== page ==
Australia’s New South Wales implemented a new law last week which states any driver caught drink-driving – even if they are a first time or low-range offender – will receive a $593 fine and immediate three month licence suspension.
Some Rarotonga residents, who are concerned about the drink-driving trend on the island, believe such laws should be implemented here in order to curb this growing problem.
Pitt said Police Commissioner Maara Tetava has long supported tougher measures.
He said one which the police have discussed was the confiscation and crushing of vehicles driven by repeat offenders.
“As with any penalty adjustments of this nature, there would need to be broad buy-in by the community, particularly the political leaders,” Pitt said.
“Even when the police introduced a more stringent motorcycle handling component with a fee attached, this was knocked back for being too excessive and time consuming.
“Australia has been a world leader in terms of road safety and tougher penalties. Many years ago for instance, the Victoria road toll plummeted as a direct result of speed cameras and large fines in the thousands of dollars. This new initiative will no doubt make a significant impact.”
However Cook Islands Road Safety Council president Brent Fisher said the penalties in the Cook Islands were much harsher than the one implemented in NSW.
People caught drink driving here get a $500 fine and a year disqualification of their driver’s licence. They have to serve a minimum of six months before applying for a work driver’s licence.
“Personally I don’t think taking a licence away from a person for a first offence is the answer and there are moves in place to rethink this policy. All you do by taking the licence away is punsh other family members and friends who end up transporting them around.”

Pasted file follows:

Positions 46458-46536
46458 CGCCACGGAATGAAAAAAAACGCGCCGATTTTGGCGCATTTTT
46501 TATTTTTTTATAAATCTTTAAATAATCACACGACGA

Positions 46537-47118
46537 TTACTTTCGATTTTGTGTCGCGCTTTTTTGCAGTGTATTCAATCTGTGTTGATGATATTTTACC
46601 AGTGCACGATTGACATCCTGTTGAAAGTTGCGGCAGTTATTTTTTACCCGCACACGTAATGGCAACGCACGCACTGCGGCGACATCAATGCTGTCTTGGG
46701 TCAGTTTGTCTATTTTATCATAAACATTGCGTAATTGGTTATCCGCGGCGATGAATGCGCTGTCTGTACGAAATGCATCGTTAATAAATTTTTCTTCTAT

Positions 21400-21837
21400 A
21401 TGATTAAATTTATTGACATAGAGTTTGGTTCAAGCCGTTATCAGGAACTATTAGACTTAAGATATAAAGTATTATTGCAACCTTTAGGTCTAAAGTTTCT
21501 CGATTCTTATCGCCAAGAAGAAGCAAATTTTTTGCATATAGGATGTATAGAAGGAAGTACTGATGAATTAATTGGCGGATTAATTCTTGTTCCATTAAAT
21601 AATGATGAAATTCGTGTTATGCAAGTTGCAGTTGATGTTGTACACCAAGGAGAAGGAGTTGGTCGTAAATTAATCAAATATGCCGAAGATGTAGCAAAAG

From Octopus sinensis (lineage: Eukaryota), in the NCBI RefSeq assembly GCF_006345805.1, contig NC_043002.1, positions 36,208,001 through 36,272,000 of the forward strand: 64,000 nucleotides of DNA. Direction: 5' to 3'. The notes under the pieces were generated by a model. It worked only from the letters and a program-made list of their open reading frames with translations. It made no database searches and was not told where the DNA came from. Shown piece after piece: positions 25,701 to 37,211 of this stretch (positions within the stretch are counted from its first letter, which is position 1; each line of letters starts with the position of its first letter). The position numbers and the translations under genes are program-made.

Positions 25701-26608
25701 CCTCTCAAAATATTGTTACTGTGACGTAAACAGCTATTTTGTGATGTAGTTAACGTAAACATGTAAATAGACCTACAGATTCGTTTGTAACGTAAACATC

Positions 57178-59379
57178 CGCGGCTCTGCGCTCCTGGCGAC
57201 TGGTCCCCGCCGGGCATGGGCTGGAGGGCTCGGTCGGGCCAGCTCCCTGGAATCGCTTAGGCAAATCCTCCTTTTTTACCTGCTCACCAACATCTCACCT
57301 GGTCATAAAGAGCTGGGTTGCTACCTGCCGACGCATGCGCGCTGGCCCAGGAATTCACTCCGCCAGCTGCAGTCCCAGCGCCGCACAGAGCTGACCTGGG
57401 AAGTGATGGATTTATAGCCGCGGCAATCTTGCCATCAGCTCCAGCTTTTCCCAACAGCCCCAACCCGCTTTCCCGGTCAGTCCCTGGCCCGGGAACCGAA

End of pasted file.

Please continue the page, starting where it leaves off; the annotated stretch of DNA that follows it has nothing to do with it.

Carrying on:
Instead Fisher said those found drink-driving in the Cook Islands should serve community service.
“It’s a win-win for the community and the fines imposed would be used to pay for the scheme. That’s the direction we are looking to head in.”
As a core criticism, Police spokesperson Pitt said many road safety measures discussed and prioritised in past years have not received any funding resources despite those measures being costed.
He also said there were additional criticisms related to the leniency of the court when it comes to penalties.
“But there are a lot of competing interests here, including those of the lawyers, who fight to get their clients off drink driving charges with a technicality,” Pitt said.
“Police prosecution is always under pressure from legal representation, which look for loopholes and inconsistencies to implement new and tougher measures to combat drink driving.”